70th Annual Golden Globes
Best Golden Globes ever? Poehler & Fey made great hosts, Clinton & Foster stolethe show
Even without the trademark snark of Rick Gervais — and even with the multiple repeats of that obnoxious Diet Pepsi commercial with Sofia Vergara — Sunday evening’s telecast of the 70th annual Golden Globe Awards was mostly funny and frolicsome. Among the highlights:
WHAT A PAIR
As early as their opening monologue — or would that be dialogue? — Tina Fey and Amy Poehler proved they had been exceptionally well-cast as co-hosts.
Their tweakings of Hollywood notables came off as breezily irreverent without being truly nasty, even when Poehler said of Zero Dark Thirty director Kathyrn Bigelow: “When it comes to torture, I trust the lady who spent three years married to James Cameron.”
And, yes, even when Fey quipped: “Quentin Tarantino is here tonight — the star of all my sexual nightmares.”
The running sight gag of Fey as a mustachioed multiple nominee got stale quickly, and was wisely discarded early in the evening.
But the only really annoying thing about their joint appearance was their extended absences from the stage. In fact, there were times when I felt I was seeing more of Sofia Vergara throughout the evening.
BEST ACCEPTANCE SPEECH
There were several worthy possibilities, ranging from Anne Hathaway’s embrace of the Globe as a defensive weapon (“Thanks you for this lovely blunt object, which I will forever use as a weapon against self-doubt!”) to Quentin Tarantino frankly flabbergasted response to receiving the Best Screenplay award for Django Unchained.
And Best Supporting Actor winner Christoph Waltz earns at least a hat-tip — or a bow from his Django Unchained horse — for the way he stressed every syllable of “accolade.”
But the grand prize goes to Jennifer Lawrence (Silver Linings Playbook), for expressing her uninhibited enthusiasm — “I beat Meryl!” — and for confirming our worst suspicions about Harvey Weinstein’s awards campaign tactics: “Thank you for killing whoever you had to kill to get me up here today.”
JODIE FOSTER, CLASS ACT
Several judgmental types in the Twitter universe complained Sunday evening that Jodie Foster failed to rise to the occasion as a gay role model by flat-out coming out during her eloquent acceptance speech for the Cecil B. DeMille Award honoring her multi-year career.
I have to ask myself: What program were these people watching? Did they not hear her giving the shout-out to former partner Cydney Bernard? Were they not paying attention when she casually noted that, “about a thousand years ago,” she’d revealed her sexual orientation to close friends and collaborators?
Didn’t get the joke about her not feeling the need to hold a press conference to spill the beans about her private life, and then follow that with her very own reality TV show? In short: What more do these people want?
(Trivia note: At 50, Jodie Foster is the youngest winner of the Cecil B. DeMille award since — cowabunga! — Charlton Heston, who was all of 43 when he received the honor back in 1967. He didn't feel the need to discuss his sex life on stage, either. Or even address the alleged gay subtext of Ben-Hur.)
Watch Jodie Foster's Golden Globe speech:
JODIE FOSTER, SAUCY MINX
On the other hand, I had to laugh out loud at the sly way Foster teased us early in her speech, at first appearing to promise a tell-all announcement — and then rapping our knuckles for being silly enough to believe she’d ever end her tradition of shielding her personal life from our prying eye.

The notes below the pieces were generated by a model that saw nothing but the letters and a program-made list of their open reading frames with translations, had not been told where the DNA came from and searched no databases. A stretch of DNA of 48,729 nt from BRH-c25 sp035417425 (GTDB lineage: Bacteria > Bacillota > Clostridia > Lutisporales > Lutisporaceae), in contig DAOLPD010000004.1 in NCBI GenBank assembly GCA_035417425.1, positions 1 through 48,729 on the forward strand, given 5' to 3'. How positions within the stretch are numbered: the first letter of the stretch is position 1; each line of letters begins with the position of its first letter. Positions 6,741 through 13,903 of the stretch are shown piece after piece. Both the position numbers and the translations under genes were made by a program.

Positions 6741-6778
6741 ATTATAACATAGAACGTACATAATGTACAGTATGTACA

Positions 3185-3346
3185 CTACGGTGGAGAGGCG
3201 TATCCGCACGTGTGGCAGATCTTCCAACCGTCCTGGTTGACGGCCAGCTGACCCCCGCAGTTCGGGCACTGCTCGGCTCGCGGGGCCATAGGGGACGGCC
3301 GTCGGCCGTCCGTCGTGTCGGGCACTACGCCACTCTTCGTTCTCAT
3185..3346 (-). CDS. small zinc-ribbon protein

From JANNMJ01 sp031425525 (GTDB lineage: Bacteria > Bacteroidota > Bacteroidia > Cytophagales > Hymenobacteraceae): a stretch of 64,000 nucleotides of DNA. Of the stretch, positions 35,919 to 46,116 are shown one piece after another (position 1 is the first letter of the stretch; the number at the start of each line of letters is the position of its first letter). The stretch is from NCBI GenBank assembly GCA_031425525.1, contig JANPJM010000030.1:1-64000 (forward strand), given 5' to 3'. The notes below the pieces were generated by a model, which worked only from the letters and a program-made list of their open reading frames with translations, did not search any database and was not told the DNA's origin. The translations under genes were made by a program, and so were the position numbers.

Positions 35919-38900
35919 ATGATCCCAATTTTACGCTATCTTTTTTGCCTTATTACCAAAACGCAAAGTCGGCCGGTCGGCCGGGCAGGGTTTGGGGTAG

During the film-clip montage the Globe people prepared in her honor, there was an especially appropriate snippet from Carny, in which Foster’s character brazenly flaunted her sexiness while more or less seducing two women into playing an obviously crooked game at her carnival both. Then as now, she could say: “Gotcha!”
President Bill Clinton, introducing Best Picture — Drama nominee Lincoln. No one else came close. (Though, to be fair, Will Ferrell and Kristen Wiig deserve some sort of honorable mention.)
And few other folks received as lengthy a standing ovation.
Not incidentally, the former POTUS aptly described Steven Spielberg’s historical drama as an inside look at the struggle to pass important legislation, a process that necessitated “a lot of unsavory deals that had nothing to do with the big issue.”
Of course, Clinton added with a wink-wink, nudge-nudge grin, “I wouldn’t know anything about that.”
WEIRDEST FACIAL HAIR
Is Bill Murray getting ready to star in The Yosemite Sam Story, or what?
MOST VISIBLY UNHAPPY AUDIENCE MEMBER
Was Tommy Lee Jones disappointed because he lost the Supporting Actor award, or was the Lincoln nominee just plain pissed off because he had to be at the Golden Globes in the first place?
I was one of the first critics to review (very favorably) Lena Dunham’s breakthrough film, Tiny Furniture. And I showcased her in a CultureMap interview long before she got Girls going on HBO and won two Golden Globes.
So just remember, young lady: You owe me. Big time.
BUT WHAT DOES IT ALL MEAN?
Oscar handicappers who look to the Golden Globes for portents of Academy Award victories likely were frustrated by Ben Affleck’s Best Director win for Argo, since Academy members last week failed to nominate the popular actor-auteur for one of their own glittering prizes.
On the other hand, the Golden Globe for Argo as Best Picture — Drama might — repeat, might — be a sign of things to come.
Especially since Les Miserables (which copped top honors in the Best Picture – Comedy or Musical category) is widely considered to be running out of steam as a serious Oscar contender. Of course, if Hugh Jackman and Anne Hathaway launch a new publicity campaign by teaming up to do a Diet Pepsi commercial…
See Tina and Amy's opening monologue at the Golden Globes: